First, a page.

Since minorities are part of society, their demands are legitimate and must be part of the decision about what is in public space – the space also belongs to them. Hence, anyone who values a particular statue or symbol must be subjected to a debate about the future of a symbol, be it contextualization, removal, or destruction. Public space does not exist to serve the tastes or ideals of part of the population, but on the contrary: for the entire population to use it.
The solution to this problem is no small matter. An egalitarian society builds on the demands of its minorities and does not always serve the majority. It’s not that the majority aren’t interested, but from there emerged the various restricted groups with access to decision-making, who year after year thought unilaterally about which statues should be built – so whoever sees himself sees himself Away and even unconsciously, there are no major reasons for a complaint in these groups.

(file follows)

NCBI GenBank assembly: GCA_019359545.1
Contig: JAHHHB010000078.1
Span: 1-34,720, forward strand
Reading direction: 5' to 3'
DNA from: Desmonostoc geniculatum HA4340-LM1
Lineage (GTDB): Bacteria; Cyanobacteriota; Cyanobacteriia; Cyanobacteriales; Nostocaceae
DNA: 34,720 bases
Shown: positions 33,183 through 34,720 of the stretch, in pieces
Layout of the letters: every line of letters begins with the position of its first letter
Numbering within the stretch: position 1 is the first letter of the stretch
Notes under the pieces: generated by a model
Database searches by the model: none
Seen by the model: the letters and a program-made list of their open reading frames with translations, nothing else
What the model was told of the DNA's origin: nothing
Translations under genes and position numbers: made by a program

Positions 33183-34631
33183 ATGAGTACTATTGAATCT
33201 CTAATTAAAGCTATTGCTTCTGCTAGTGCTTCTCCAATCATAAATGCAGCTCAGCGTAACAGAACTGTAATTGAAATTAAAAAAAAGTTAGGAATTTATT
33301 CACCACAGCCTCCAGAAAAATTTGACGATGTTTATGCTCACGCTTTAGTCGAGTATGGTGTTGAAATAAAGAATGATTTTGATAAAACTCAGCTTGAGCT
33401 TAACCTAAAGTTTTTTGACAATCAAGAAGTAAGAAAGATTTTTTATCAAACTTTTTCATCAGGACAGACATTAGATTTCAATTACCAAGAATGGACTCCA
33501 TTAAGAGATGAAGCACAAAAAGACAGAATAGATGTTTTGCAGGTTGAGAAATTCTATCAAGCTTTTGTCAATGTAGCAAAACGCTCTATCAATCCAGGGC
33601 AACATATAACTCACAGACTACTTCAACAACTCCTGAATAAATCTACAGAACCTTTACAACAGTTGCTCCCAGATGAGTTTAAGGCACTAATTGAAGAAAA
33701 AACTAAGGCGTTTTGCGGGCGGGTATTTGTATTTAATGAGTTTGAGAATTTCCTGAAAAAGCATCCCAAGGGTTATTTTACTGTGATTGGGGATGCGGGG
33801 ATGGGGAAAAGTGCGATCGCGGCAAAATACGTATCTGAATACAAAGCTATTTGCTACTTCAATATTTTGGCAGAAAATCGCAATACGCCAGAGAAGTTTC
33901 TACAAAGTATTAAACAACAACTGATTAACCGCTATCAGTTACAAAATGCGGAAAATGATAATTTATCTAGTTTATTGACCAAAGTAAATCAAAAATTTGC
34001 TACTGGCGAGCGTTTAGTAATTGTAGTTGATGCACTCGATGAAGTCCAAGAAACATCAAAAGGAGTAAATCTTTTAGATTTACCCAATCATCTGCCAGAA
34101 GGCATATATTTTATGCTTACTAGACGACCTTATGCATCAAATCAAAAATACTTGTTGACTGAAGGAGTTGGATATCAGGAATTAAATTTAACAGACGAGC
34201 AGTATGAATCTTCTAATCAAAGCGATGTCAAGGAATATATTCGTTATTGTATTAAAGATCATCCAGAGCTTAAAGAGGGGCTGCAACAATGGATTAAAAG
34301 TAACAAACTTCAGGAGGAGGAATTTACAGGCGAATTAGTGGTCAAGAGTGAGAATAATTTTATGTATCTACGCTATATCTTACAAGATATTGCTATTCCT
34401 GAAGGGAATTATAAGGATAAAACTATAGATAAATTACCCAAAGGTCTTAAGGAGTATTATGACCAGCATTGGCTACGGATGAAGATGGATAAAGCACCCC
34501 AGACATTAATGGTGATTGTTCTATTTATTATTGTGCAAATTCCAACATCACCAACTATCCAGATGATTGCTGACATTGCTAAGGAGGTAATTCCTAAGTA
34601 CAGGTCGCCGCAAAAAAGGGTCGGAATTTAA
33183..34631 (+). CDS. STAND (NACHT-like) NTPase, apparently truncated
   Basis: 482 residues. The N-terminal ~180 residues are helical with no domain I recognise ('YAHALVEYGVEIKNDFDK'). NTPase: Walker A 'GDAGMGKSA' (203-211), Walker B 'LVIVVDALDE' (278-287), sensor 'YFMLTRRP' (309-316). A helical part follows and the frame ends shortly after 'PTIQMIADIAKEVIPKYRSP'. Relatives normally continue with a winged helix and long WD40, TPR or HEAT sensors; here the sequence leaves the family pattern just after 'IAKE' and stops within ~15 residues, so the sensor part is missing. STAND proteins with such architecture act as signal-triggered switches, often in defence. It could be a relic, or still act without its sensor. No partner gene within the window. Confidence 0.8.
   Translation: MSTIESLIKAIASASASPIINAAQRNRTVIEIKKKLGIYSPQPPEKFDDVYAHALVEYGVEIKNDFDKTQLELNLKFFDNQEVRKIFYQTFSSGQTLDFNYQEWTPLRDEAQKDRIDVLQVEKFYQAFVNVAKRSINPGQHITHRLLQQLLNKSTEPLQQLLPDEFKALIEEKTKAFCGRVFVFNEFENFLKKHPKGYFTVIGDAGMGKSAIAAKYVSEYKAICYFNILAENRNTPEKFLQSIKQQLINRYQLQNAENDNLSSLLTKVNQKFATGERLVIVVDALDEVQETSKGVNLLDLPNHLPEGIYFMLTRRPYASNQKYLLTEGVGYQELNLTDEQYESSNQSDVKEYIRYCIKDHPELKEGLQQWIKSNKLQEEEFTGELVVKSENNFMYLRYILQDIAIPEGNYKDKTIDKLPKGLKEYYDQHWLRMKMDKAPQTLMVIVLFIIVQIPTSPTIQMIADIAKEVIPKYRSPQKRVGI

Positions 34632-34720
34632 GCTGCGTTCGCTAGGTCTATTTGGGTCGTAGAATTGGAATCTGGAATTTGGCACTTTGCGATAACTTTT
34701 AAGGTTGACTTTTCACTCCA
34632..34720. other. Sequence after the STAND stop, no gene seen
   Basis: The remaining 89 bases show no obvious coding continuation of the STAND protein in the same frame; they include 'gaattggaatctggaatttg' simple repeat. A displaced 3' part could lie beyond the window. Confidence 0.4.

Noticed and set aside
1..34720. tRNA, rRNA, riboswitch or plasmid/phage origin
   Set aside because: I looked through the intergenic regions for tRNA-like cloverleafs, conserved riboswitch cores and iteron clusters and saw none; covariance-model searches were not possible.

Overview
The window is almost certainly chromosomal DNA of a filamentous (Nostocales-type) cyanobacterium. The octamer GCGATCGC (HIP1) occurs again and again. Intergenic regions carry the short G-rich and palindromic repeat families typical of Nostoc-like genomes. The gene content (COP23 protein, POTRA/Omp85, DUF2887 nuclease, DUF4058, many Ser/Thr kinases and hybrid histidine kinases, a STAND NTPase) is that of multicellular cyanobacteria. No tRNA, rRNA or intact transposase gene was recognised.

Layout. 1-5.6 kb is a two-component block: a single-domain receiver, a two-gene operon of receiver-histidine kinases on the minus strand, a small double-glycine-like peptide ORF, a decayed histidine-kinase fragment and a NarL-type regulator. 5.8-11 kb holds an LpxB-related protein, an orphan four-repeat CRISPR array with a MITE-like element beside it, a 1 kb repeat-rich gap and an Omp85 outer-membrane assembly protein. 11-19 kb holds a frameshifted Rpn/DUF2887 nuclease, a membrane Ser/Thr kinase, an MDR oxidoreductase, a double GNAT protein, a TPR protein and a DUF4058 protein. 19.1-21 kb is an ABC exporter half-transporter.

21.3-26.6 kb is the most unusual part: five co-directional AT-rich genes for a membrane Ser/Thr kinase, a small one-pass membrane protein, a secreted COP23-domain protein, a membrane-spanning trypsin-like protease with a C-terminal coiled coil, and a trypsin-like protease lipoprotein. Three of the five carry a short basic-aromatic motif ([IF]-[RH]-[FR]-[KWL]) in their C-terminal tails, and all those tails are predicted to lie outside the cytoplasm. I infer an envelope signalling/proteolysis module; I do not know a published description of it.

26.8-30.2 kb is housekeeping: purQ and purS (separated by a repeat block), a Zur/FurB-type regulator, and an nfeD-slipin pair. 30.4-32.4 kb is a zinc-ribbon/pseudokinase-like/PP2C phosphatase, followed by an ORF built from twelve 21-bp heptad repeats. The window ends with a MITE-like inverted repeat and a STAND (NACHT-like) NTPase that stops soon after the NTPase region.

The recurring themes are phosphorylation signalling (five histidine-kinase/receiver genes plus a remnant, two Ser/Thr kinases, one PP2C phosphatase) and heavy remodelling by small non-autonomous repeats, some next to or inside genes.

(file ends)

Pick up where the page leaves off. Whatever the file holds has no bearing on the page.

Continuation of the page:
What the ordinary heterosexual “cis” white sees as a problem – and thus resistance to change – is the danger of being deprived of power; It’s not about surviving in acceptable conditions for a dignified life, it’s not about being able to marry someone, it’s not about what to do with your body, and it’s definitely not about the colonizing past in which Millions of racialized people have been treated as goods and exchanged for your pleasure.
And so it will be nonsense for the ordinary heterosexual “cis” white man to overthrow the Padrão dos Descobrimentos – the fact is that the maritime expansion has done him no harm, on the contrary, has even enriched him. The time for this heterosexual “cis” white man to believe he lived alone is over, only he has not yet realized it. And since this happens repeatedly, others need to be here to revive his memory.
Finally, if you have to go monument by monument, street by street, statue by statue, so be it. The symbols of pride that we want for Portugal must be unmistakable. And not heroes on Saturdays and Sundays and war criminals on Mondays and Tuesdays.